Learning from naked mole-rats is key to Jane Reznick's research into new therapies for heart disease and strokes. She has now been awarded an ERC Starting Grant, which will help her to start her own group and fund her work to the tune of €1.55 million over five years.
These East African rodents usually live to over 30 years old - an almost unbelievable age for animals of their size. During this time, they very rarely experience heart disease or cancer. In addition, they can go without oxygen for almost twenty minutes without suffering any brain damage at all. For comparison, the brain of a mouse is irreparably destroyed after just one minute of oxygen deprivation, and without sophisticated training, humans can generally only hold their breath for two or three minutes.
Understanding the evolutionary strategies that led to the naked mole rat's remarkable traits is one of the main research goals being pursued by Australian scientist Dr. Jane Reznick, who has been investigating the metabolism of these rodents in Professor Gary Lewin's MDC research group on the Molecular Physiology of Somatic Sensation since 2011. Reznick hopes that one day her studies will also benefit humans.
A helping hand to get off the ground
Reznick attracted particular attention with a publication that appeared two years ago in the journal Science. Together with an international team of 25 colleagues, including many from the MDC, the scientist had discovered what metabolic tricks naked mole rats use to combat a prolonged lack of oxygen - which is quite a common problem for these rodents. The animals live in complex systems of burrows in the dry grasslands of East Africa. They usually sleep all together in a heap, and air can become scarce for the animals on the bottom of the pile.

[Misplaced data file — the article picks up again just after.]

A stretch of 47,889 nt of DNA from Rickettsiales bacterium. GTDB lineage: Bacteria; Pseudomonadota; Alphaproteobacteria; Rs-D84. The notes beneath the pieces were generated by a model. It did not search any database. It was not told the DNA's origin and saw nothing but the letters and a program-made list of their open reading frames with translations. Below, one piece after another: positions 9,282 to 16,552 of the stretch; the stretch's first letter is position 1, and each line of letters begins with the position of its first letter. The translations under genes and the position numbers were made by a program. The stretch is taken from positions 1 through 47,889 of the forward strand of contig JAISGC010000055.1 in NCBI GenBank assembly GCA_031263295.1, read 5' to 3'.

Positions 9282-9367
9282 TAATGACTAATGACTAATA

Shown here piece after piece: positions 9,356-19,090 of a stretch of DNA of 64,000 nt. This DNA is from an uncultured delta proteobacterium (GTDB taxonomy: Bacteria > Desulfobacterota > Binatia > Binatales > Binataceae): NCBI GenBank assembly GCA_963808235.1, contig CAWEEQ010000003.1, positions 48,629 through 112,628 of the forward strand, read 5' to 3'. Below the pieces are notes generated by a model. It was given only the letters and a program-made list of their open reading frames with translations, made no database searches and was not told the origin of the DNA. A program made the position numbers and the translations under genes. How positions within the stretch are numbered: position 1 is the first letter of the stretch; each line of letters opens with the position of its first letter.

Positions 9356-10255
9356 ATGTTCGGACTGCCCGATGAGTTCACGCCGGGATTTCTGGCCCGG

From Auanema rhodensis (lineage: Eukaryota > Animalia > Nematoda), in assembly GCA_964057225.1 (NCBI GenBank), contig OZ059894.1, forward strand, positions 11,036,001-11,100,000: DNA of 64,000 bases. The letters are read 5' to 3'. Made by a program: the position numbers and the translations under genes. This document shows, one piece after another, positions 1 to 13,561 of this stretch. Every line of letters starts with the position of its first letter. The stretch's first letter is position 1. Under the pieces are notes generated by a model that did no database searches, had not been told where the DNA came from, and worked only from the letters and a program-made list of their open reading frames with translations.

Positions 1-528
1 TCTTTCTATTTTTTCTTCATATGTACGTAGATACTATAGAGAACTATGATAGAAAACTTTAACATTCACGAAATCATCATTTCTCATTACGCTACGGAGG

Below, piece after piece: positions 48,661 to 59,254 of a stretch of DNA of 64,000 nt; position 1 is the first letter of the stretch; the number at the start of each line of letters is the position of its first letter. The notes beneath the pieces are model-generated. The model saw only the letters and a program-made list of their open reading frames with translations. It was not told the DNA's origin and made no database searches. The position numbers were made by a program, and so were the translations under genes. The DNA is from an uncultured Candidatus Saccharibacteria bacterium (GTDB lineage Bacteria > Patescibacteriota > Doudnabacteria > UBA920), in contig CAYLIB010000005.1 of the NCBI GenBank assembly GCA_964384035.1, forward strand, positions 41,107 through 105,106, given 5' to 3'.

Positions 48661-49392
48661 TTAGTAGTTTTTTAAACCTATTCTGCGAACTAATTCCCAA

For her innovative research plans based on this study, the 37-year-old molecular biologist has now been awarded one of the coveted Starting Grants of the European Research Council (ERC). The aim of this grant is to support young and promising researchers who want to start an independent career and set up their own research group. Over the next five years, the ERC will provide Reznick with a total of 1.55 million euros for this purpose. She will leave the MDC to start her own group.
Hearts that run on fructose when oxygen is scarce
"Oxygen deficiency in the body or individual organs, also known as hypoxia, is a key factor in many cardiovascular problems, for example, heart attacks or strokes," explains Reznick. Hypoxia is also often a characteristic feature in malignant tumors. "If we can better understand the metabolic adaptations of the naked mole rat, we might be able to explain why the animals are so well protected against cardiovascular diseases and cancer - and why they can live to be so old," says Reznick.
In her 2017 study, the researcher was already able to show that the metabolism of a naked mole rat changes when their body lacks oxygen: the animals stop metabolizing glucose, and start using fructose instead. This ability has never before been observed in any other animal, let alone humans; most mammals can only metabolize fructose in two organs: the liver and the kidney.
In addition, Reznick investigated which genes become particularly active in the naked mole rats during the switch from glucose to fructose metabolism. "One of my next steps is to 'switch on' these genes in mice," she says. "My hope is that these animals will then also display higher levels of protection against the dangerous consequences of oxygen deficiency." If this is the case, it might also be possible to develop similar therapies for humans.